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Apologetic Epistle Letter

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Joseph G’Sell

THEO 1100-N: Apologetic Epistle Paper

November 2, 2018

To Philip, my brother-in-Christ, Joseph sends greetings in the Lord.

        In the words of Jesus Christ, “Love one another as I have loved you.”[1]  Because of this, I shall try to be patient with you.  And as a brother-in-Christ I shall not be angry towards you, but rather I shall try to give you understanding of the doctrine which you disagree on, in the hopes that you may see the error in your ways, and that you may once again be completely united to the Catholic Church.

        The point you are trying to support is that Christ was not a man, that his human form was simply an illusion.  To be clear, you believe that God did not become flesh, contradicting “the Word became flesh and made his dwelling among us,”[2] which would then result in a denial of the Incarnation.  You believe that He was so divine that it would have been impossible for Him to become a material being.  Another reason you have for this to be impossible is that God couldn’t possibly be associated with matter.  By saying this, you also say that Christ’s sufferings, namely the Crucifixion and the Resurrection, were also an illusion, for God cannot suffer, since He is perfect and infinite.  

        Philip, these points you bring up in your beliefs may have good arguments, but the fact is that the Church condemned Docetism, which is what you believe in.  The Catechism says Docetism “denied not so much Christ’s divinity as His true humanity.”[3] Even the word Docetism agrees with your beliefs, where Docetism comes from the Greek word dokein, which means “to seem”.[4] Although you bring up good points in your arguments, there is a falsehood to what you say.  Here is why.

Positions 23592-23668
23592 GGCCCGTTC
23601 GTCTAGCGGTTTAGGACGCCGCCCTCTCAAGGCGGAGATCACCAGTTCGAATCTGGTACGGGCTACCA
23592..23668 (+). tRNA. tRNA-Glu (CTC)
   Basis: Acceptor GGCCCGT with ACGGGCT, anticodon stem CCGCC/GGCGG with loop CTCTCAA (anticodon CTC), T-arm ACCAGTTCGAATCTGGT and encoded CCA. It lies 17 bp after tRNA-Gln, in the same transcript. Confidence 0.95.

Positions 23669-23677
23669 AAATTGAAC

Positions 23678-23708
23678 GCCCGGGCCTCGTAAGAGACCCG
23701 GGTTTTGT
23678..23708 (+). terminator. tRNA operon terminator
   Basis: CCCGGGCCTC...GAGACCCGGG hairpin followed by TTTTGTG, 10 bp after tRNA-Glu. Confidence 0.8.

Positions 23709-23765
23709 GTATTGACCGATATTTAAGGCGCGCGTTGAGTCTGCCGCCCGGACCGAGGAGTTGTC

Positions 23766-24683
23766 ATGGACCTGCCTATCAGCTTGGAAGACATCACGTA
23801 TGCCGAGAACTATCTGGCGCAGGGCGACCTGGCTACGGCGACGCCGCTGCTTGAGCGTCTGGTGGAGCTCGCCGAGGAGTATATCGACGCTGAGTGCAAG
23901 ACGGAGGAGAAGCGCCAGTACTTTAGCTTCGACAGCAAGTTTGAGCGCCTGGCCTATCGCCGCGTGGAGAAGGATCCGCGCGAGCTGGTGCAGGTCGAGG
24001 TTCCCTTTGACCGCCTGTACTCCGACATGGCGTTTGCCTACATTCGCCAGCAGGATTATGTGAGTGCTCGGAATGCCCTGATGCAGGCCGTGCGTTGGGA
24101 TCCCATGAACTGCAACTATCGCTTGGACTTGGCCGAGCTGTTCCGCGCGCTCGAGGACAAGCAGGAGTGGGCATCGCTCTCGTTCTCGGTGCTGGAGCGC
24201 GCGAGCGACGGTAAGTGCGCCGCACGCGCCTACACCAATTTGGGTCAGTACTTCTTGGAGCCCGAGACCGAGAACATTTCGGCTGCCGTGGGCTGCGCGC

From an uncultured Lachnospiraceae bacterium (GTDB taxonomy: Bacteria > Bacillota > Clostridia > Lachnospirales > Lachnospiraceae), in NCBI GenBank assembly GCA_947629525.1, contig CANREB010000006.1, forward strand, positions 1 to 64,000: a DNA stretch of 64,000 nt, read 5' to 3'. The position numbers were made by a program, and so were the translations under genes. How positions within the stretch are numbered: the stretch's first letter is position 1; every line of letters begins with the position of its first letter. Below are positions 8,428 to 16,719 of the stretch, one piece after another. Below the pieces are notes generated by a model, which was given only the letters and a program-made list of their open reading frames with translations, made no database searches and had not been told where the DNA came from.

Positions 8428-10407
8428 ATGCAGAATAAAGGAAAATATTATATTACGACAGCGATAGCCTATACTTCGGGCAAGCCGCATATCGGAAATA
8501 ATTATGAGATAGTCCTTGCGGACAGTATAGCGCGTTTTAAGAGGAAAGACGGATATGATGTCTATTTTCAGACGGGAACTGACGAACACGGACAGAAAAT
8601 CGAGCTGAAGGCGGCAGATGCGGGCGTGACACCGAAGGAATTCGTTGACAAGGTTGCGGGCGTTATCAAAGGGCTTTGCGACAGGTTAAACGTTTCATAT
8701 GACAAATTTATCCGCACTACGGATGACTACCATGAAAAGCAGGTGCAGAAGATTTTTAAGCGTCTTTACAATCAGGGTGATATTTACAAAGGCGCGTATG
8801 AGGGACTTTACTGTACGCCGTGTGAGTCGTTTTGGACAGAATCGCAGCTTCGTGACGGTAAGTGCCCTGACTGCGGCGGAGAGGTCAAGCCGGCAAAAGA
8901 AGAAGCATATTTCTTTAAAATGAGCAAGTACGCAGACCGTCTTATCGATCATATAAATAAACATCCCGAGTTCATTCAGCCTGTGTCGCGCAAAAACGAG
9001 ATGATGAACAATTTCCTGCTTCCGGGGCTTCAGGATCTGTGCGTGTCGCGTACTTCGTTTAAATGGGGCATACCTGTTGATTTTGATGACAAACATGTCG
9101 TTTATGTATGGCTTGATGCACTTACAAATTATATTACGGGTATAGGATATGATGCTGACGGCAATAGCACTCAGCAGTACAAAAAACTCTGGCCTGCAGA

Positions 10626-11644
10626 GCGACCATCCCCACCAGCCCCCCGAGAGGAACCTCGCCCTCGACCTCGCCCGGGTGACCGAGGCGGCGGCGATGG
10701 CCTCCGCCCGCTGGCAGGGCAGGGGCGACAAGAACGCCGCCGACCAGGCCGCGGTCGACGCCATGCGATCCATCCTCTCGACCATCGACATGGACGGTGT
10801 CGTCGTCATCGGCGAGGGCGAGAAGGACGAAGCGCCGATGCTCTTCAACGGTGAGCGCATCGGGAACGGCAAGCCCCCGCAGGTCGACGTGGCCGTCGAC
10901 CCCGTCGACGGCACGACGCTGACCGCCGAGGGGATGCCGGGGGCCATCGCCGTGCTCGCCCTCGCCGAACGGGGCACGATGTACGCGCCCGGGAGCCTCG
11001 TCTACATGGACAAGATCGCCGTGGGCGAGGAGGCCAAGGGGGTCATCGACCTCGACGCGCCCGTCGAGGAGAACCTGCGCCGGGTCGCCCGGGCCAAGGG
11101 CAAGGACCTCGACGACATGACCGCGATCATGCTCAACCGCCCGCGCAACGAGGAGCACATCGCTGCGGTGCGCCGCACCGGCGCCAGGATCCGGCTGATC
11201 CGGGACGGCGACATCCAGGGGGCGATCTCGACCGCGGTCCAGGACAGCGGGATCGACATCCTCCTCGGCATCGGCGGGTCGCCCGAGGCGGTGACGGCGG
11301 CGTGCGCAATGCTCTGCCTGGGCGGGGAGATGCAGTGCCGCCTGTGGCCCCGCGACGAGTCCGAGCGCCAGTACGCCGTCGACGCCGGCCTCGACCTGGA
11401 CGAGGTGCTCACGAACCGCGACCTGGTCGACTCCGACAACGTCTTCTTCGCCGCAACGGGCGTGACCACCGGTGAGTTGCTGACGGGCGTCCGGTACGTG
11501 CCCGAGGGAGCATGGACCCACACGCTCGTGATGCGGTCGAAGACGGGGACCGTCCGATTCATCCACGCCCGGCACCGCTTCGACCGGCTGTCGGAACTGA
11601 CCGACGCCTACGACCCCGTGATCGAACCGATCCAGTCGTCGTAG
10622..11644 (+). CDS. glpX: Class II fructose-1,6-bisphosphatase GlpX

One thing that pretty much all Christians agree on is that God is all good and all loving.  If that is the case, Philip, why would God use any sort of deception or false realities on mankind?  Why would God lower Himself into creating a false image of Himself, as an illusion?  The Son would never be represented in such a disrespected way by the Father.  And the Son would most certainly not be labeled as the Son of a deceiving God.  The Carthaginian apologist Tertullian said in his works against Marcion, a known Docetist, “if you allege that the Creator practiced deception in any instance, there was a far greater mendacity in your Christ, whose very body was unreal.”[5]  By saying this, Tertullian is emphasizing that there is no way that God, an all loving, perfect God, would stoop so low as to deceive His own people of Christ’s humanity.

        Another reason that your belief is incorrect is that it goes completely against Christ in the New Testament.  After His Resurrection, Jesus said, “Look at my hands and my feet, that it is I myself.  Touch me and see, because a ghost does not have flesh and bones as you can see I have.”[6]  Here, Jesus made it clear to His Apostles that He was indeed a man, one with flesh and bones.  

        Another proof that Jesus had to have been man, and that He was not an illusion, was Scriptural accounts of Jesus’ physicality.  While He suffered with the temptations of the Devil in the desert for 40 days, one of the temptations the Devil offered was that of food, which is a physical necessity.  When He was at the well in Samaria, he said to the Samaritan woman “Give me a drink.”[7] He also said, while on the cross, “I thirst.”[8] This shows that Jesus, who you assume to be an illusion, was and is needful of the physical necessities of food and water.  If what you say is somehow true, and that Jesus is in fact an illusion, why would He yearn for food and water?  After all, if He were an illusion, physical matter like food and water would be deemed unnecessary and inferior.



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